Since we determined that A)the shape DOES have an effect, but that the effect does NOT always hold consistently as a relationship of width, and that B) the poles dominate the sound and sense-area in relation to the raw coils, then we should take a look at how the distance between two POLES — on the same coil, long the length of the same string — effects the sound. It became very obvious (after I made about 30 frequency graphs) that it would be easier to explain this via the medium of audio/video, so here is a 15-min video detailing the results of test D (NOTE: the aperture measurements in the video are from center-to-center of the poles i.e. they do not represent the magnetic window, just the physical layout). Also, note that this is for a single coil, so it does not take into account any cancellation from the interaction of the two coils in a humbucker:
Bear in mind that this example uses multiple-poles, in the same coil, along the length of the string, but the effect is also true of the shape and size of a coil with a single pole-piece. Here is an example of a single 1/8” pole piece vs a single 1/4” pole piece in a single-coil pickup.
Here is a video that I made which shows the evolution of the response curve as we change the aperture (warning, it is a bit long):
Here is a slew of graphs from the above tests to illustrate the effects visually.
Here is a graph of our mini(tall+narrow) vs (short+wide) without pole pieces. You can see that while there IS some cancellation of the treble harmonics in the wider coil — which would indicate a warmer sound — but there is also cancellation in the lower frequencies and not in the upper-mids, so the sound will be thinner and more nasal-y (think of a kinda lo-fi telephone type sound) moving from the tall+narrow to the short+wide without pole pieces in this instance:
Here is exactly half a strat coil, with an alnico pole piece in the middle. You can see that the longer orientation is still brighter than the narrower orientation:
Here is Coil4 from the test. You can see that there is little difference:
Here is coil2 from the test, with a tensioned string being excited at it’s resonant frequency. You can see that there is a decent amount of higher frequency cancellation, but not too drastic (ignore the 60Hz spike, that is just noise):
Conclusion of TEST #3 – string-sense area:
The theory that ‘a wider coil senses a wider string area, which sounds warmer/fatter’ is only true within a certain window (for example, between zero and roughly standard-humbucker width), but outside that window (i.e. moving to a wider humbucker aperture and beyond): the effect begins to reverse, and the frequency nulls also shift around depending on frequency, amplitude, and wavelength of the harmonics being sensed along the string, which can also cause cancellation in various frequencies (for example: if we cancel lows or mids more than highs) in addition to effecting the highs.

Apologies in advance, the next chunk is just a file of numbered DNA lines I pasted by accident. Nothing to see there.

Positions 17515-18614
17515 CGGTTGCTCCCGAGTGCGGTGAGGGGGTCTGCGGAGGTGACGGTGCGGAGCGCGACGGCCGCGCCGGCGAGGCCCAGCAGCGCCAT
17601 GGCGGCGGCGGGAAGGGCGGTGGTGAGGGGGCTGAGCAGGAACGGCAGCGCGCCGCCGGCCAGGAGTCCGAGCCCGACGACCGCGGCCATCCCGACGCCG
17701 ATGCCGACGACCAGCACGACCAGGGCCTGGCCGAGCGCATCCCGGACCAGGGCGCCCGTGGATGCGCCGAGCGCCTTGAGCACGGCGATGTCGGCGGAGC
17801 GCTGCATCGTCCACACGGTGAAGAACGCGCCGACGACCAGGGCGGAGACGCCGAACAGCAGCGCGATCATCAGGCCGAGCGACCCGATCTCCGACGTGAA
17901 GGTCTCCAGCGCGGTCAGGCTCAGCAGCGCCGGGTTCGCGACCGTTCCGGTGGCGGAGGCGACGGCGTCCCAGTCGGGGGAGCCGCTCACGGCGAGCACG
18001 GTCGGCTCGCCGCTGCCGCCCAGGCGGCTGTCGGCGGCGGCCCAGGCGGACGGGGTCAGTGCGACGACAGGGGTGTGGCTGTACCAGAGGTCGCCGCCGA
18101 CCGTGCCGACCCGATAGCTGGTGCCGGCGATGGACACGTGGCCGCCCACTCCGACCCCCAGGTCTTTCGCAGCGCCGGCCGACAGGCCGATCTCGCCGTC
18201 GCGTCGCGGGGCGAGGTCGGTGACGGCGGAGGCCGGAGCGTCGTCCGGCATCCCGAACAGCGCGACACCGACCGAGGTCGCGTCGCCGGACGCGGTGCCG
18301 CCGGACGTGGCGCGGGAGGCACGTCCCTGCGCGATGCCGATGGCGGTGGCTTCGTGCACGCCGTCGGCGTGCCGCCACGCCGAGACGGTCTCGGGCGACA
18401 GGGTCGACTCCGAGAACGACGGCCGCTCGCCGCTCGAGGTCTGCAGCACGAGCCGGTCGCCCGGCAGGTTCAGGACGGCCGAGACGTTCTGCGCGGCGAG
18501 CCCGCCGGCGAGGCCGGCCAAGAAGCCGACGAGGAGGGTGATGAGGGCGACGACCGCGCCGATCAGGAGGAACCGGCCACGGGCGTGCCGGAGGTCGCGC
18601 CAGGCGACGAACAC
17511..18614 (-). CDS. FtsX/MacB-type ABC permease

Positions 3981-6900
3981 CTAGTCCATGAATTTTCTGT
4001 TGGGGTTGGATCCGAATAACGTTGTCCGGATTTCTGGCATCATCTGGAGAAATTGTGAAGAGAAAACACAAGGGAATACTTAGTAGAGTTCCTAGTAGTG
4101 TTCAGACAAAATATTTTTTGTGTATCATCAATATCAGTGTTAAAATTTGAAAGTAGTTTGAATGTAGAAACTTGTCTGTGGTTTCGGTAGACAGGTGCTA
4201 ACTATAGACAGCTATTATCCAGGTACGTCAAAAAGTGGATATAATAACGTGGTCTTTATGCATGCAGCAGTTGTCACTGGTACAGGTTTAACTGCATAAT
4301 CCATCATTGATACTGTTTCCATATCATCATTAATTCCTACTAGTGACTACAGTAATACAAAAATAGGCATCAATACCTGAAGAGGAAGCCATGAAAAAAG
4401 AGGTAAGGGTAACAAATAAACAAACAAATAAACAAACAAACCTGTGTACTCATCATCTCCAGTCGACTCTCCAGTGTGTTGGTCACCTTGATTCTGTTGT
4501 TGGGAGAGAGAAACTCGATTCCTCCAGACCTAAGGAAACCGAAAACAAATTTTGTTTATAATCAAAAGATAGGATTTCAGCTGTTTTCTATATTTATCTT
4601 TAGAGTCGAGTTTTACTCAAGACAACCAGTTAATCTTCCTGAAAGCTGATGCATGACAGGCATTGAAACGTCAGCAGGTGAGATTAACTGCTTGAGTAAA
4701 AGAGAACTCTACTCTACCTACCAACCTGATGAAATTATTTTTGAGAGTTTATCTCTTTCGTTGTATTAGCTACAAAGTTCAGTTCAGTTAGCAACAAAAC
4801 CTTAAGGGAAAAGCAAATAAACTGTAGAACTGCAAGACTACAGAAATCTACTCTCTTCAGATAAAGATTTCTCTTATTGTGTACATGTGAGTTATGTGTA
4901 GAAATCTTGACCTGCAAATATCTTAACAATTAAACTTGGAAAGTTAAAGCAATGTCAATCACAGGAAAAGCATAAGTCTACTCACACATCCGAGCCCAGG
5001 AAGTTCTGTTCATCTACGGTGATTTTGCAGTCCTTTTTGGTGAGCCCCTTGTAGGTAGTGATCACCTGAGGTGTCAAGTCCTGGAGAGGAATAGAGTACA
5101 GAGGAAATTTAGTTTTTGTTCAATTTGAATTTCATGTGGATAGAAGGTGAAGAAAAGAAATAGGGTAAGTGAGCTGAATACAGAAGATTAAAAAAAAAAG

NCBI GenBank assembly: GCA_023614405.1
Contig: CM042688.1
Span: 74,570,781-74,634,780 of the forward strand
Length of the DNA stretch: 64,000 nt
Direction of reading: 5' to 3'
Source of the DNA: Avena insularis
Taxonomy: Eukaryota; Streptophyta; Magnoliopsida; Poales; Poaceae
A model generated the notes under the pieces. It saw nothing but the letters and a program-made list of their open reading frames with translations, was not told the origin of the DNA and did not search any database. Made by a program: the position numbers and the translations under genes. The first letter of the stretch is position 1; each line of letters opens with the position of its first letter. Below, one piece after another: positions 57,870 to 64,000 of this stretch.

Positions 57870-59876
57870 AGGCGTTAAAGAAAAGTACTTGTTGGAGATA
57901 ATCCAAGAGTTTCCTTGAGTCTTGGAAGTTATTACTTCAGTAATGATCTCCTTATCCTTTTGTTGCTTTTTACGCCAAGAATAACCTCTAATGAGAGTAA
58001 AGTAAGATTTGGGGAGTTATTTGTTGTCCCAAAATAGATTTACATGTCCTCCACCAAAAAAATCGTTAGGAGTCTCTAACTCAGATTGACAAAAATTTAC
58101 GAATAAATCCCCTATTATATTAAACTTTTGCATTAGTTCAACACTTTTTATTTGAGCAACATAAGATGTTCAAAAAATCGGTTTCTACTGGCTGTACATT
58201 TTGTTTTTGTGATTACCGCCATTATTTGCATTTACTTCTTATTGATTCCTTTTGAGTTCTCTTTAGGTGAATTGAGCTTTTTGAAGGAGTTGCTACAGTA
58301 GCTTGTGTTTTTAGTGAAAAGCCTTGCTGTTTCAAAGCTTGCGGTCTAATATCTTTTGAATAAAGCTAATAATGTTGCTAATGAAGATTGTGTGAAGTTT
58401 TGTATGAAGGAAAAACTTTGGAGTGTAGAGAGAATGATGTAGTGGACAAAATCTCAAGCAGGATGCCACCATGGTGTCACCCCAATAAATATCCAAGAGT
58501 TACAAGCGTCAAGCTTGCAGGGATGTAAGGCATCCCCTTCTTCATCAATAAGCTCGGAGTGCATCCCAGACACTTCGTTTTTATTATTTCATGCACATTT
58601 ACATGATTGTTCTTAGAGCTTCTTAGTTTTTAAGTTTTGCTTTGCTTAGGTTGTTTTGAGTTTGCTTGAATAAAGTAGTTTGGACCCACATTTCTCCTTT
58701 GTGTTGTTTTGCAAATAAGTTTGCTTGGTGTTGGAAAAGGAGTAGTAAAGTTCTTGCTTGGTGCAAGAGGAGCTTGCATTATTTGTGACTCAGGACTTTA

This complicates the matter since we can end up with not just the wider=warmer result or vice-verse, but also wider can = scooped (if we cancel mids, but not highs and lows), or wider can = thinner (if we cancel lows and/or lower-mids), or any other spectrum of timbres, depending on the particulars of the coil, string, scale-length, position, etc. Coil winding height also seems to effect the degree of the effect, as well as the length of the magnetic path, and core material.
OVERALL CONCLUSION ACROSS ALL 3 BLOG EXPERIMENTS:
If there is one thing we have established, it is that the timbre of a pickup is a complex and inter-related relationship between components, parameters, and geometry: some have greater effect and some have lesser effect, but there are many many factors to bear in mind, as well as a thousand thousand variations to experiment with and try out yourself. In terms of potential contribution to the difference in tone between a tall+narrow coil and a short+wide coil, the experiments put inductance on top, and DCR and winding-capacitance on the bottom. Winding capacitance is also the least relevant in relation to external factors.
Coil-only sense window area has a bit of effect (especially if you are using an air-coil or alnico pieces), and aperture CAN have a great effect (especially if you are using multiple steel pole pieces), but bear in mind, that the pole aperture in the video uses multiple-poles in the same coil along the length of the string. This pertains more to humbuckers, and although it DOES exist in single-coils, more commonly we will be considering, in that case, the aperture of the actual pole piece face, which is a lesser effect: although potentially greater effect than winding-capacitance if considering the difference between… say… a .112” hex-screw pole and a quarter-pound-like .25” slug, or between a thin 1/16” pickup blade and a fat 1/4” blade (just as a few examples), and also how the shape and size of the pole head spreads the magnetic flux before it hits the string… which will obviously have less effect than going from a 1/8” aperture to a 1.25” aperture in a humbucker, but it will still be noticeable.
Here is a graph of a single coil with thin vs wide pole pieces:
If I may be so bold as to toss some conjecture out there… the experiments in pole aperture may also help explain a part of why pickups like, for example, side-by-side dual rail single coils and hum-cancelling P-90 designs can match the electrical parameters and sweep response curve of the originals so closely, and yet miss the mark in terms of tone.
But regardless, I’ll pump as much free info out there as I can to try to stimulate some lateral thinking. This is a wonderful area where science and music hold hands, and it brings me much joy to play around in it. Hopefully some of the information here will spark that desire in other people, as well as clarify some dubious old-timey beliefs. And as always, don’t take my word for any of this… try it out yourself! Also, it is quite possible that I have overlooked some other aspect, or used sub-optimal testing methodology, so as always: test it yourself.